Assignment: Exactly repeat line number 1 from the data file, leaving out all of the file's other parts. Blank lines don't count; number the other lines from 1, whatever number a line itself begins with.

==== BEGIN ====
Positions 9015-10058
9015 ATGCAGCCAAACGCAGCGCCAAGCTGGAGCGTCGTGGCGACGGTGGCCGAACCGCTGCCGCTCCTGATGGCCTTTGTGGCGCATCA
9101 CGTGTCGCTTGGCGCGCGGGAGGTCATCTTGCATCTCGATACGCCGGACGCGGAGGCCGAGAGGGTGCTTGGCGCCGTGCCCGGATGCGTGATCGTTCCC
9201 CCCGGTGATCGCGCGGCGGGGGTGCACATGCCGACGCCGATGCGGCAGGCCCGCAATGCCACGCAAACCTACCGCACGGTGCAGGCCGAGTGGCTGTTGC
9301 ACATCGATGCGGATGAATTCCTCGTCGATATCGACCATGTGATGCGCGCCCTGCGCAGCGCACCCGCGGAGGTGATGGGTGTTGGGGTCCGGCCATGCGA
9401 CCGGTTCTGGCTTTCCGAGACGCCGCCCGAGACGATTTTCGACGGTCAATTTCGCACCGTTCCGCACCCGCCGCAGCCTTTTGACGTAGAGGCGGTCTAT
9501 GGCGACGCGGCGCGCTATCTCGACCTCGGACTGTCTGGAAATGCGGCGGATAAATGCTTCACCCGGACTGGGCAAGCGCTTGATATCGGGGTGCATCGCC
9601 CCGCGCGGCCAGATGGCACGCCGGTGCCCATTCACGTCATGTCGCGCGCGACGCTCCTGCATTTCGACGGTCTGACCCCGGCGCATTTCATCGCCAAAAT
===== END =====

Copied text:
Positions 9015-10058